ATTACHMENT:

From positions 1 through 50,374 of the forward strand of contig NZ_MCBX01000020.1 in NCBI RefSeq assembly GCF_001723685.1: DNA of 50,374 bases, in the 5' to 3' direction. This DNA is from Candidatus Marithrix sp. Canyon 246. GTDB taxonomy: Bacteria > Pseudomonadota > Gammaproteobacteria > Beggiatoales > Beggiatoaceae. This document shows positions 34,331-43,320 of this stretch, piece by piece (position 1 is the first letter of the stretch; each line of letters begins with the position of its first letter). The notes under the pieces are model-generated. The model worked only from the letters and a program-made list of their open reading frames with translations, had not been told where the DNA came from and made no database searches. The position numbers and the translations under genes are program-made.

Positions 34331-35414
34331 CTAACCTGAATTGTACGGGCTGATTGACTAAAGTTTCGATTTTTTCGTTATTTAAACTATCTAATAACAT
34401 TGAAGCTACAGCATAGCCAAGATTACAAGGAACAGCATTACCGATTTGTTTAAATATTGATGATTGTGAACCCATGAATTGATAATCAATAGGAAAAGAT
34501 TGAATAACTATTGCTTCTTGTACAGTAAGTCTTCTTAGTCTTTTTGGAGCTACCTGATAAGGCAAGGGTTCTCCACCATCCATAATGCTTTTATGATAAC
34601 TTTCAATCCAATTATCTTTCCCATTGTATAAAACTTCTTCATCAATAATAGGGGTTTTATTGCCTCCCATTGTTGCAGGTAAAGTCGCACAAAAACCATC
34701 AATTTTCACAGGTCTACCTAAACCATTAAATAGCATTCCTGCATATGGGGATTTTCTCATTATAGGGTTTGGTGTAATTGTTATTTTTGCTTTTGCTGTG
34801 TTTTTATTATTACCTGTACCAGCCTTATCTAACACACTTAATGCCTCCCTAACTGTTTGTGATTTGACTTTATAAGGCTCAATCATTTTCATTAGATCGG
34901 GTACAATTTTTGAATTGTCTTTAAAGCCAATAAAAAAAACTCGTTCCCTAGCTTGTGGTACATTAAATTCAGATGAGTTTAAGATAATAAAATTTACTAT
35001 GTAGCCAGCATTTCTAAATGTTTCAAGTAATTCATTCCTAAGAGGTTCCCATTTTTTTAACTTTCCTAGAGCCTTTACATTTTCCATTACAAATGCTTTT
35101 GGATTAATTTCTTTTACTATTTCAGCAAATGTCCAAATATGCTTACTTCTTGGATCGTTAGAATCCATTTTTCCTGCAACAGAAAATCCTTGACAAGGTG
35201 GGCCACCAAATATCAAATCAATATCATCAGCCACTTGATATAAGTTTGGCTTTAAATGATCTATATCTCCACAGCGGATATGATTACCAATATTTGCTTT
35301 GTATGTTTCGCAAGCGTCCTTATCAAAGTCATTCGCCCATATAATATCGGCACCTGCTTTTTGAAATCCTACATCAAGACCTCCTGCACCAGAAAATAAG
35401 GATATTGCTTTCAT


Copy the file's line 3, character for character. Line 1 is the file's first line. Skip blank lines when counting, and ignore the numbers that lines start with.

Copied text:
34331 CTAACCTGAATTGTACGGGCTGATTGACTAAAGTTTCGATTTTTTCGTTATTTAAACTATCTAATAACAT